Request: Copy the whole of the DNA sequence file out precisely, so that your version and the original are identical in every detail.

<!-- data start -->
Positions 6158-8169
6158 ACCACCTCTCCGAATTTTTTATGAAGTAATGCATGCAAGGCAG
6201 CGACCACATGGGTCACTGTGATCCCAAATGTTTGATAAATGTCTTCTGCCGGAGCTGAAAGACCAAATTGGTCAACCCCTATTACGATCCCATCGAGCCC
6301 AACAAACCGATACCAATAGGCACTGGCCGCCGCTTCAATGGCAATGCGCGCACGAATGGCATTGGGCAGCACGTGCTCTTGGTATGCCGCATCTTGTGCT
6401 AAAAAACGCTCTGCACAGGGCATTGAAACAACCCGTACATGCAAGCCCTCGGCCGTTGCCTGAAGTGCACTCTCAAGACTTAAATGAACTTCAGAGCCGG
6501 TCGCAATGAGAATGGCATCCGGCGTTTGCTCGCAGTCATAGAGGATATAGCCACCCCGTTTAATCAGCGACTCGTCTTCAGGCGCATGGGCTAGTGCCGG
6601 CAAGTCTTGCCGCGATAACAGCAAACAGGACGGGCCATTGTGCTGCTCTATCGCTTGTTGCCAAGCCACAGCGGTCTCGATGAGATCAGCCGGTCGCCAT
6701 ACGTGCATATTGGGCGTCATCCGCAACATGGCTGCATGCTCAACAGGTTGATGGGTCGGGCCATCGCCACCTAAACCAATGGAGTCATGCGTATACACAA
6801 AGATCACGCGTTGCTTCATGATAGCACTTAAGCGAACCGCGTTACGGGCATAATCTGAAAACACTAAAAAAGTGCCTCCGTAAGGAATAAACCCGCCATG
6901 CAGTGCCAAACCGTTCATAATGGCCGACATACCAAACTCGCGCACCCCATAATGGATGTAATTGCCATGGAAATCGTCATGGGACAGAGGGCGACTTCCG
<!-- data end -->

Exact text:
Positions 6158-8169
6158 ACCACCTCTCCGAATTTTTTATGAAGTAATGCATGCAAGGCAG
6201 CGACCACATGGGTCACTGTGATCCCAAATGTTTGATAAATGTCTTCTGCCGGAGCTGAAAGACCAAATTGGTCAACCCCTATTACGATCCCATCGAGCCC
6301 AACAAACCGATACCAATAGGCACTGGCCGCCGCTTCAATGGCAATGCGCGCACGAATGGCATTGGGCAGCACGTGCTCTTGGTATGCCGCATCTTGTGCT
6401 AAAAAACGCTCTGCACAGGGCATTGAAACAACCCGTACATGCAAGCCCTCGGCCGTTGCCTGAAGTGCACTCTCAAGACTTAAATGAACTTCAGAGCCGG
6501 TCGCAATGAGAATGGCATCCGGCGTTTGCTCGCAGTCATAGAGGATATAGCCACCCCGTTTAATCAGCGACTCGTCTTCAGGCGCATGGGCTAGTGCCGG
6601 CAAGTCTTGCCGCGATAACAGCAAACAGGACGGGCCATTGTGCTGCTCTATCGCTTGTTGCCAAGCCACAGCGGTCTCGATGAGATCAGCCGGTCGCCAT
6701 ACGTGCATATTGGGCGTCATCCGCAACATGGCTGCATGCTCAACAGGTTGATGGGTCGGGCCATCGCCACCTAAACCAATGGAGTCATGCGTATACACAA
6801 AGATCACGCGTTGCTTCATGATAGCACTTAAGCGAACCGCGTTACGGGCATAATCTGAAAACACTAAAAAAGTGCCTCCGTAAGGAATAAACCCGCCATG
6901 CAGTGCCAAACCGTTCATAATGGCCGACATACCAAACTCGCGCACCCCATAATGGATGTAATTGCCATGGAAATCGTCATGGGACAGAGGGCGACTTCCG